Dr. Johnson: CeraVe is a good brand. I like it for my daily facial moisturizer that has sunscreen in it. So CeraVe AM is what I put on every day. It has some SPF 30 and protects my skin from those photo-aging effects of that radiation.

Dr. Tarbox: I like that. And earlier we were talking about the fact that some of the mineral sunscreens can leave a little bit of a cast on skin of color. I think it's also important to mention that everybody needs to protect their skin from the sun.

So there is not a person of any skin color that's 100% without risk for developing skin cancer. And sometimes people have gotten that information either through the media or unfortunately sometimes even through medical practitioners. So it is important to protect your skin from the sun no matter what color your skin is as a baseline. You wanna make sure that you're keeping yourself healthy and taking good care of yourself.

If you are a person of color, you do need to work harder to supplement the vitamin D, however, because that or that turns to be a little bit of a greater percentage of vitamin D deficiency in patients of color.

So very important to protect your skin from the sun. We talked about also seeking the shade, which is important. The middle of the day is really when the sun's rays are at its most intense. So that's usually between about 10:00 a.m. to 2:00 p.m., with the noon hour being sort of the witching hour when you get the most UV radiation on the earth's surface. So trying to stay out of the sun if you can during those times is a good idea. But what if you can't stay out of the sun right then?

Dr. Johnson: Well, I like hats. We like hats with wide brims. I have a nice wide-brimmed hat that makes me look super cool when I'm walking around outside with my kids and my kids are all wearing big wide-brimmed hats and everyone thinks, "That must be a dermatologist walking by."

Dr. Tarbox: Yeah, I feel like you can always pick out the dermatologist's kids at the beach. So you can do that. You can do that sun-protective clothing. Sun-protective clothing has something called a UPF, and it's UV Protective Factor. And that will actually be on the label typically. Most sun-protective brands have a UPF of 50 and it's analogous to an SPF.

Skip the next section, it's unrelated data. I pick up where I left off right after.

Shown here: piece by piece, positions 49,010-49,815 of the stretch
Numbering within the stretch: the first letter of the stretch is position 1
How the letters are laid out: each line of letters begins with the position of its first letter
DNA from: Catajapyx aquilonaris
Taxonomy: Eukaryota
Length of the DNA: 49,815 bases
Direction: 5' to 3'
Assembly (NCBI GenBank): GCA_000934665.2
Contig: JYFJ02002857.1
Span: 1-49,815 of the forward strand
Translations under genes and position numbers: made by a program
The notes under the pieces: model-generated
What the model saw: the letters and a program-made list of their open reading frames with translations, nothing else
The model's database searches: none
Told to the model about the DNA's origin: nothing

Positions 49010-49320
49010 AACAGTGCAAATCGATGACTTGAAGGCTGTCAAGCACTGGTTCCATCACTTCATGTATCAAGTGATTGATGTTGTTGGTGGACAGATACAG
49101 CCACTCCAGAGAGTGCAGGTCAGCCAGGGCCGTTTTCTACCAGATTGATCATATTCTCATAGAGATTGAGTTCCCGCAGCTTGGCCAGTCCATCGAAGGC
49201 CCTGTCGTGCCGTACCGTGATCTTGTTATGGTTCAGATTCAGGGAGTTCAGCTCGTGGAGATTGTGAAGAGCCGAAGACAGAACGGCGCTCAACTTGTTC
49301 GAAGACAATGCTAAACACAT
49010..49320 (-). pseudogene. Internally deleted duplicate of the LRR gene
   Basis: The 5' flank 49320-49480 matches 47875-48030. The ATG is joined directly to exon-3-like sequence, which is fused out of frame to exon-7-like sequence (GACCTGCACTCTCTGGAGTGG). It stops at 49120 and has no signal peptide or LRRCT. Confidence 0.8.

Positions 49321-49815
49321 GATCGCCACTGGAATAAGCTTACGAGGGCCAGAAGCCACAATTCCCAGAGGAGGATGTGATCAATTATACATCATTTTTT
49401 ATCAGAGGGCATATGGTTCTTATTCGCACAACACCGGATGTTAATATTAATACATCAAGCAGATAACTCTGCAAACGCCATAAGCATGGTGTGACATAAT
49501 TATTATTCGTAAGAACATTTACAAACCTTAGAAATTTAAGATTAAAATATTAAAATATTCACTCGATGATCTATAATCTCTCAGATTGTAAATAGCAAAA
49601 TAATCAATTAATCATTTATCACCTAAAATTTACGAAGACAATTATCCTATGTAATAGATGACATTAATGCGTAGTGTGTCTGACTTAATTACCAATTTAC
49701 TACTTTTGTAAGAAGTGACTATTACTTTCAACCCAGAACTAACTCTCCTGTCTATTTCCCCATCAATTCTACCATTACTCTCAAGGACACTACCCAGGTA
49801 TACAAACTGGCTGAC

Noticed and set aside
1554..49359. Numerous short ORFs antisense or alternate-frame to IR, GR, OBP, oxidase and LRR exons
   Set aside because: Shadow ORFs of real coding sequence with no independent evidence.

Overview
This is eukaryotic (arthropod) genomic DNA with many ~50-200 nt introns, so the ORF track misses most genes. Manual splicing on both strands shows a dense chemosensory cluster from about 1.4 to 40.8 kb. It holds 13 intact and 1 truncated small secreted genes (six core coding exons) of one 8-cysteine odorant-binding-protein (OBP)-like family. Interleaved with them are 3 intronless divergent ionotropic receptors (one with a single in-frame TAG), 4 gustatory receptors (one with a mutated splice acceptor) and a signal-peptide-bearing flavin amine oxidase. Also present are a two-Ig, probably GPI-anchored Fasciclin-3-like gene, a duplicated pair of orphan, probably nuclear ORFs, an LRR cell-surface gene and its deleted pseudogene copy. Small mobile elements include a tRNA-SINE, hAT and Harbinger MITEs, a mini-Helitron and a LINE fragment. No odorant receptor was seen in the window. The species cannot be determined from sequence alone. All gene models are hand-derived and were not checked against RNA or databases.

The companies that we like that do that include Coolibar, which is a sun protection clothing manufacturer. They have awesome clothes, and they go on sale frequently. There's also one called Sunday Afternoons, which is very cute. And then there's UV Skinz, and Skinz is spelled with a Z, which I thought was fun.

Dr. Johnson: There are also some generic brands, if you will. So, if you just look on Amazon or Google for sun-protective clothing, you can find some. And they're light and breezy and they're meant to be worn when it's 90 degrees outside. So it might sound miserable to wear long-sleeve shirts when you're out in the summer, but that's what these are intended for and they're pretty good. I have a number of them myself, and I don't feel miserable wearing them outside,

Dr. Tarbox: I actually find them less hot when I'm wearing them. There are some products that are made that are in sun-protective line that are actually made from bamboo fiber. And bamboo fiber is naturally a couple of degrees cooler than the ambient temperature. So it's a very comfortable thing to wear.

So, Luke, what are some sun myths that sort of circulate?

Dr. Johnson: We mentioned a few of the myths, like that SPF 60 is twice as good as SPF 30, or that if you're old, it's too late to protect yourself from the sun. Not so. There's also this myth about having a base tan. So I've had some people tell me that they're going to go to the tanning salon to get a base tan before their trip to Hawaii or something. Don't be fooled. That doesn't help.

Dr. Tarbox: Yeah, the base tan might make you feel more comfortable in your swimsuit, but spray tans are a good alternative. Spray tans are actually just made out of a three-carbon sugar that gets sprayed on or applied on the outside levels of the skin. This chemical does not absorb it all into the bloodstream. And it basically goes through the same reaction that bread goes through in the oven that causes it to brown. It's called the Maillard reaction, and that's what gives that color.

The newer products have actually been very elegantly composed to remove sort of the traditional fake tan smell, which is very nice. And a lot of products can also be used kind of gently and daily to build up gradual color in a nice even way.

Dr. Johnson: Well, listeners, I hope that that gives you some ideas about why it's important to protect your skin from the sun and some good ways to do it.

Dr. Tarbox: We are very happy to be able to educate you about how to protect yourself and we're very grateful for this opportunity to visit with you. We want to thank our institutions for giving us support to do this podcast and encouragement to help people take better care of their skin.

Dr. Johnson: Yes, Texas Tech Dermatology and the University of Utah Department of Dermatology. And if you consider yourself a real dermatology nerd, Michelle and I have another podcast called "Dermasphere," where we cover some of the latest research in dermatology. We'll see you guys next time.